John Comegys Wins Delaware Soybean Yield Contest

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The Delaware Soybean Board awards farmers in statewide soybean yield contest.

John Comegys, left, is congratulated by Rick Davis, Delaware Soybean Yield Contest coordinator and Jay Baxter, chairman of the Delaware Soybean Board and farmer from Georgetown, Del.

John Comegys of Hartly in Kent County had the state’s top 2016 soybean yield with 80.74 bushels per acre of full season soybeans. Comegys planted Pioneer P36T86R.

Kevin Evans of Bridgeville in Sussex County won the statewide double crop competition with 73.51 bushels per acre. Evans planted Pioneer 42T71, a Plenish bean which produces high-oleic soybean oil.

Both men received a check for $1,000. The awards were announced by Delaware Soybean Board chairman James “Jay” Baxter, a farmer from Georgetown, at the annual Ag Week education program in Harrington.

The Delaware Soybean Board is funded by the national soybean checkoff program, which assesses one-half of one percent of the net market value of soybeans at the first point of sale. The funds are collected for soybean research, marketing and education projects.

County winners for full season soybeans included Robert Garey of Sussex County with 73.52 bushels per acre; Dale Scuse of Kent County with 80.10 bushels per acre; and Robbie Emerson of New Castle County with 66.84 bushels per acre.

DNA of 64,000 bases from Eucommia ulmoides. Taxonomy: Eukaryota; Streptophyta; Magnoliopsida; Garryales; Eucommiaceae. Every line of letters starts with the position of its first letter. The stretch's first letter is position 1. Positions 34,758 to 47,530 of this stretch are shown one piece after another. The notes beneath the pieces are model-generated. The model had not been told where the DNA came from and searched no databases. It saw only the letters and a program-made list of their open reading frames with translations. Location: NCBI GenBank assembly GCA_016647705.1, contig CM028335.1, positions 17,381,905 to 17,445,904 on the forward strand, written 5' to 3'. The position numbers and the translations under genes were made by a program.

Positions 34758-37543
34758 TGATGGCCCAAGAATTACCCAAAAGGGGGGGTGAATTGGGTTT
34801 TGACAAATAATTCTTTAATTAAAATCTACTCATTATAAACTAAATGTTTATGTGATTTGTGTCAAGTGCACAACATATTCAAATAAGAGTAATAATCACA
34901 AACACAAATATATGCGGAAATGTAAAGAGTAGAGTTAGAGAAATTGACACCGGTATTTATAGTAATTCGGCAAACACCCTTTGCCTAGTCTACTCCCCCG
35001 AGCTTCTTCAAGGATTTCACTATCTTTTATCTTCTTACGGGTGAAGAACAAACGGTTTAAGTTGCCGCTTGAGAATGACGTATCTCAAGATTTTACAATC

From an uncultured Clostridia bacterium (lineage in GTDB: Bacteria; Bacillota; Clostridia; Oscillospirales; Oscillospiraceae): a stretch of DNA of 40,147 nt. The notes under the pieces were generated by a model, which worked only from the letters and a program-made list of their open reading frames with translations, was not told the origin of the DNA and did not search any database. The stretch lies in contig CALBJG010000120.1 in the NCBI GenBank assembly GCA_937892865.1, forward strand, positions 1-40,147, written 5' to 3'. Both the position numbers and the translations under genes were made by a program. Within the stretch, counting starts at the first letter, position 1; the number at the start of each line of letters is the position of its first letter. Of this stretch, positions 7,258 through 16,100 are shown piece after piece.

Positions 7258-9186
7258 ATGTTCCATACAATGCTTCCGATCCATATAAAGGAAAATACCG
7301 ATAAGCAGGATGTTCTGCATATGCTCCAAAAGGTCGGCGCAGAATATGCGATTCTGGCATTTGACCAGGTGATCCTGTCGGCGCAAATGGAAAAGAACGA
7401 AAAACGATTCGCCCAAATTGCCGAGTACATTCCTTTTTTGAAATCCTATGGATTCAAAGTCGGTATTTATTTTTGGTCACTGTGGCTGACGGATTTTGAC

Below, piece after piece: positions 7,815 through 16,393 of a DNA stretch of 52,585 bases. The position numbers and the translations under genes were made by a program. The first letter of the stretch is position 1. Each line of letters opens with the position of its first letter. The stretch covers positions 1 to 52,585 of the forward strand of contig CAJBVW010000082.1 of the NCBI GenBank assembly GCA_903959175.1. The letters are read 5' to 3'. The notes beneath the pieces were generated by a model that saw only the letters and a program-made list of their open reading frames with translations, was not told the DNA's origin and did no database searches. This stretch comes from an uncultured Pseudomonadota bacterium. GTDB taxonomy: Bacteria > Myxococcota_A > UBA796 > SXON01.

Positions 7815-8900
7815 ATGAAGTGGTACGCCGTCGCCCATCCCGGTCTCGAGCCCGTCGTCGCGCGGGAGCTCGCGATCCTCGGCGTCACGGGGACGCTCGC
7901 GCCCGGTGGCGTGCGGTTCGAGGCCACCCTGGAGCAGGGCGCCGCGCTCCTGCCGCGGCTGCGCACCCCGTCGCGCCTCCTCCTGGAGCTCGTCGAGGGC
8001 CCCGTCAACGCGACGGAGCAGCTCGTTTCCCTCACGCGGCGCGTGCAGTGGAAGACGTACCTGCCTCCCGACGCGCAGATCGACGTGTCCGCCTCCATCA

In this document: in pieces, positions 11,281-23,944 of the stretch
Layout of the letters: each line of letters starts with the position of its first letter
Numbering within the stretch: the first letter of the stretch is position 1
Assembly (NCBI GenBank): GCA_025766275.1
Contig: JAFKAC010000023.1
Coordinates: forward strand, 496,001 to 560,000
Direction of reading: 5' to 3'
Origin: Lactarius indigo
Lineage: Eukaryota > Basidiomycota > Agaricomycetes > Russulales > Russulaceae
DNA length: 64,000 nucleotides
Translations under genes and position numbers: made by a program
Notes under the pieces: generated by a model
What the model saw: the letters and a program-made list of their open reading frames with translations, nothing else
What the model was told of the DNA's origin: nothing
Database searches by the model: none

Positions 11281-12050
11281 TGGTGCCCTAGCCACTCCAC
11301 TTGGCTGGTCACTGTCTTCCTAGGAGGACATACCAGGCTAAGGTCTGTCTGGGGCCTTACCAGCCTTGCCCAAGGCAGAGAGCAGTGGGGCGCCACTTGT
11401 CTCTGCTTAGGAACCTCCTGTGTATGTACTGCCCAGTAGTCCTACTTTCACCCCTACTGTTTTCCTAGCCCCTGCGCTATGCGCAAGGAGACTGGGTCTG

County winners for double crop beans included David Smoker of Sussex County with 69.13 bushels per acre and Dale Scuse of Kent County with 62.94 bushels. There was no entry from New Castle County for double crop beans.

County level winners received $250. All entries in the contest were irrigated beans.

Delaware farmers plant about 180,000 acres of soybeans each year, and the crop generates approximately $60 million in value to the state. Delaware’s agricultural industry contributes about $8 billion per year to the Delaware economy.

The Delaware Soybean Board consists of nine farmer-directors and the Secretary of Agriculture, and administers the federal soybean checkoff programs in the state.

About Delaware Soybean Board: The Delaware Soybean Board administers soybean checkoff funds for soybean research, marketing and education programs in the state. One-half of the checkoff funds stay in Delaware for programs; the other half is sent to the United Soybean Board. To learn more about the Delaware Soybean Board, visit http://www.desoybeans.org.

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Susanne Zilberfarb
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